Liederkreis Op.39 – English version

In a Foreign Land

From the direction of home, behind the red flashes of lightning
There come clouds,
But Father and Mother are long dead;
No one there knows me anymore.

How soon, ah, how soon will that quiet time come,
When I too shall rest, and over me
the beautiful forest’s loneliness shall rustle,
And no one here shall know me anymore.


Your blissful, wonderful image
I have in my heart’s depths;
it looks so freshly and joyously
at me in every moment.

My heart sings mutely to itself
an old, beautiful song
that soars into the air
and hastens to your side.

Conversation in the wood

It is already late, it is already cold;
why do you ride alone through the wood?
The wood is vast and you are alone,
you fair bride! I will lead you home.

“Great are the deceit and cunning of men;
my heart has broken for pain.
The forest horn strays here and there,
o flee! You do not know who I am.”

So richly decked are mount and lady,
so wondrously fair the young form;
now I recognize you – God stand by me!
You are the Witch Loreley.

“You recognize me well – from the lofty cliffs
my castle gazes down into the Rhine.
It is already late, it is already cold –
you shall never again leave this wood.”


No one knows or guesses
how glad I am, so glad!
Alas, if only one could know it, just one –
no other soul should know it!

The snow outside is not so quiet –
nor as mute and silent
are the lofty stars,
compared with my thoughts.

I wish it were morning already;
up would fly two larks,
flying over each other,
and my heart would follow their course.

I wish I were a little bird –
I would fly over the sea,
well across the sea and farther,
until I were in heaven!


It was as if the sky
Had quietly kissed the earth,
So that in a shower of blossoms
She must only dream of him.

The breeze wafted through the fields,
The ears of corn waved gently,
The forests rustled faintly,
So sparkling clear was the night.

And my soul stretched
its wings out far,
Flew through the still lands,
as if it were flying home.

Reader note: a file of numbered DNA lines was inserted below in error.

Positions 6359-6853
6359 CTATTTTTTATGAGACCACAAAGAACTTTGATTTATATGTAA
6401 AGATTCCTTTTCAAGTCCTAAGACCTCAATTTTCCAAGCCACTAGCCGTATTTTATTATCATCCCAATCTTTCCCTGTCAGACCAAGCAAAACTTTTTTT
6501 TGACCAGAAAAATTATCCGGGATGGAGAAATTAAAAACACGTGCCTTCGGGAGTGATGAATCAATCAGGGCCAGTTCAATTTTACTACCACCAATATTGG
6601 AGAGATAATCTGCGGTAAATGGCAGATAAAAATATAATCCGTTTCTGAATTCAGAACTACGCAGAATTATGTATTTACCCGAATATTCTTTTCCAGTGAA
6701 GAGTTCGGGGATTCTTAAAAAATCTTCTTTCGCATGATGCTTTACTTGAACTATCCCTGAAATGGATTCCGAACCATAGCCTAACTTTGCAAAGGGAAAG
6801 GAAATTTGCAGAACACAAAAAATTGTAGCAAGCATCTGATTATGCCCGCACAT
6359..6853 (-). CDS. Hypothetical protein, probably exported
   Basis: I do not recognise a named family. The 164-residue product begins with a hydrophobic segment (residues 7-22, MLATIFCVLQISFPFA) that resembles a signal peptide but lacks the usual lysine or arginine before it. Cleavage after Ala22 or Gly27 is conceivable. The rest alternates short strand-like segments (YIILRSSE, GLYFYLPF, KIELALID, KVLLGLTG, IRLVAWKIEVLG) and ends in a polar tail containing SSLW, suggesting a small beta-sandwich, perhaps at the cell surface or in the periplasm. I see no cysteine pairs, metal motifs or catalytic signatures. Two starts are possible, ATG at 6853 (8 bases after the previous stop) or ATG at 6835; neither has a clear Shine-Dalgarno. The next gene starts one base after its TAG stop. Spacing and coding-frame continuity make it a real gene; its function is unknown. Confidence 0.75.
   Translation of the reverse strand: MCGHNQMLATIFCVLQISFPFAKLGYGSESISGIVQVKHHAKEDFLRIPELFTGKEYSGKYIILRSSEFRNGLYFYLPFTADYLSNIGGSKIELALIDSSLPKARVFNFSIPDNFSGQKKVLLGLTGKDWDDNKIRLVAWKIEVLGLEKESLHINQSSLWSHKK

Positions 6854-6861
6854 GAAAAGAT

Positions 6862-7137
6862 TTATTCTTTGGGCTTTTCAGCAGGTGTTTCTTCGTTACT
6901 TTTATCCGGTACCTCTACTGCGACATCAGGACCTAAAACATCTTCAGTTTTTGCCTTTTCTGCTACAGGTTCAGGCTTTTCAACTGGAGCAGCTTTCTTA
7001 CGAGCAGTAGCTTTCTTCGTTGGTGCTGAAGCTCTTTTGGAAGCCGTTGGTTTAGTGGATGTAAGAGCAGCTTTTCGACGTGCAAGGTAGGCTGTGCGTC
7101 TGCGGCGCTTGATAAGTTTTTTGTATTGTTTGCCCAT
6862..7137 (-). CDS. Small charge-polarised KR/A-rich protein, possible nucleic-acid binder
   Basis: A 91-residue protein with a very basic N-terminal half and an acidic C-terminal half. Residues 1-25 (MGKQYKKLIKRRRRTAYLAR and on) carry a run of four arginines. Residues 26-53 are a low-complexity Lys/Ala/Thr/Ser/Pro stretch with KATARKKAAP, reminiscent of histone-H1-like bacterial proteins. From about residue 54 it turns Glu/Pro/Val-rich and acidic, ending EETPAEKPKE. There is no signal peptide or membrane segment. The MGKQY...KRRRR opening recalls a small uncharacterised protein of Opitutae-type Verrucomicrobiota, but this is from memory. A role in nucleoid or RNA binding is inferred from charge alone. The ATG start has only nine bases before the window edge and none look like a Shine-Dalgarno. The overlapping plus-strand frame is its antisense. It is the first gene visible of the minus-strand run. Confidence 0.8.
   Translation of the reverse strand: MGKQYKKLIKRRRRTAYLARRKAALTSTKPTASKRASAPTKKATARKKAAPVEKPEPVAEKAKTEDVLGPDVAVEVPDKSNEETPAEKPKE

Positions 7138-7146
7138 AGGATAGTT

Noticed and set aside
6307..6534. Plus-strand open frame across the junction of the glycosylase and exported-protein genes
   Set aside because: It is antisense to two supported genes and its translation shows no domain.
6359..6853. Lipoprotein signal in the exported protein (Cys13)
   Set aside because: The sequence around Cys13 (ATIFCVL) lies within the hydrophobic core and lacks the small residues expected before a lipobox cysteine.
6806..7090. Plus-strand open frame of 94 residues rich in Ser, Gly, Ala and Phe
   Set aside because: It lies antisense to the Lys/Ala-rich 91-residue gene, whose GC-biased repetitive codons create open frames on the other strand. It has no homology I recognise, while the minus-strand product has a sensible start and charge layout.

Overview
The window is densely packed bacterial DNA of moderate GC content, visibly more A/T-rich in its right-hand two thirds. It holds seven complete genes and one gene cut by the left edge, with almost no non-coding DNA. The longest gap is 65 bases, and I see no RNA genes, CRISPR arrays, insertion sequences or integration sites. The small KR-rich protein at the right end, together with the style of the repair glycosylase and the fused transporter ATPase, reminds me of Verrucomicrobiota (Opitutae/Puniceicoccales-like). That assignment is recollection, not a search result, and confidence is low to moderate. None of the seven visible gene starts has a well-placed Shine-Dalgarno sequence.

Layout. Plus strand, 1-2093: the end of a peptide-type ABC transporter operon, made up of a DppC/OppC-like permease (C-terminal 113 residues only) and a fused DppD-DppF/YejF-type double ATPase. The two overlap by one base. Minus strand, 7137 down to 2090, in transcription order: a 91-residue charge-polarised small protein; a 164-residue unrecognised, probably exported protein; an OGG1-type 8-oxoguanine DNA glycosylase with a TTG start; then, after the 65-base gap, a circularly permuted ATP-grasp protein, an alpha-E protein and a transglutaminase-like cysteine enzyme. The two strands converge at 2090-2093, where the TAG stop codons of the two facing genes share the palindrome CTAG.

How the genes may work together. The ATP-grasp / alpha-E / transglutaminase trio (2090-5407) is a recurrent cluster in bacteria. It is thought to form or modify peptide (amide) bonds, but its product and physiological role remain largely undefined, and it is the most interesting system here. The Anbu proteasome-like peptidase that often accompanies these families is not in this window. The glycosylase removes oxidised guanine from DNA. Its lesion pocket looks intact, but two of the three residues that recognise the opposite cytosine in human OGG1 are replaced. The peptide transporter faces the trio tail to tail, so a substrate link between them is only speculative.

Beauteus Foreign Land

The treetops rustle and shiver
as if at this hour
about the half-sunken walls
the old gods are making their rounds.

Here, behind the myrtle trees,
in secretly darkening splendor,
what do you say so murmuringly, as if in a dream,
to me, fantastic night?

The stars glitter down on me
with glowing, loving gazes,
and the distance speaks tipsily,
it seems, of great future happiness.

In a Castle

Asleep on his watch
up there is the old knight;
above move rainshowers,
and the wood rustles through the grill.

Beard and hair grown into one,
chest and ruff have turned to stone;
he sits for many hundreds of years
above in his silent den.

Outside it is quiet and peaceful:
all have taken to the valley;
woodbirds sing alone
in the empty arching windows.

A wedding passes by below
on the Rhine, in the sunlight:
musicians play gaily
and the fair bride – she weeps.

In a Foreign Land

I hear the brooklets rushing
here and there in the wood.
In the wood, amidst the rushing,
I know not where I am.

The nightingales sing
here in the solitude,
as if they wanted to speak
of fine old times.

The moonbeams dart
and I seem to see below me
a castle lying in the valley –
yet it is so far from here!

It seems as if, in the garden
full of roses white and red,
my sweetheart were waiting for me –
yet she is long since dead.


Sometimes I can sing
as if I were happy,
but secretly tears well up
and free my heart.

The nightingales,
when spring breezes play, let
their songs of yearning resound
from the depths of their dungeons.

Then all hearts listen
and everyone rejoices;
yet no one truly feels the anguish
of the song’s deep sorrow.


Dusk prepares to spread its wings,
the trees rustle ominously,
clouds approach like heavy dreams –
what does this horror mean?

If you have a favorite roe,
don’t let it graze alone;
hunters roam the forest, sounding their horns,
their voices straying time and again.

If you have a friend on earth,
do not trust him in this hour;
friendly might he seem in eye and mouth,
yet he plans for war in deceitful peace.

What today goes wearily down,
will lift itself tomorrow newly born.
Much goes astray at night –
beware – be alert and wide awake!

In the woods

Beside the mountain there passed a wedding party.
I heard the birds singing;
then there blazed past many horsemen, their forest horns sounding.
That was a merry hunt!

And before I could think about it, everything had died away
and the night threw a cloak all around.
Only from the mountains did the woods yet rustle,
and deep in my heart I shudder.


Above the garden and across the sky
I heard migrating birds passing;
that meant that spring was in the air;
below, things are already beginning to bloom.

I could rejoice, I could weep –
I feel as though it cannot be!
Old wonders appear again
with the moonlight.

And the moon and stars say it,
and in a dream the grove murmurs it,
and the nightingales sing it:
she is yours! She is yours!


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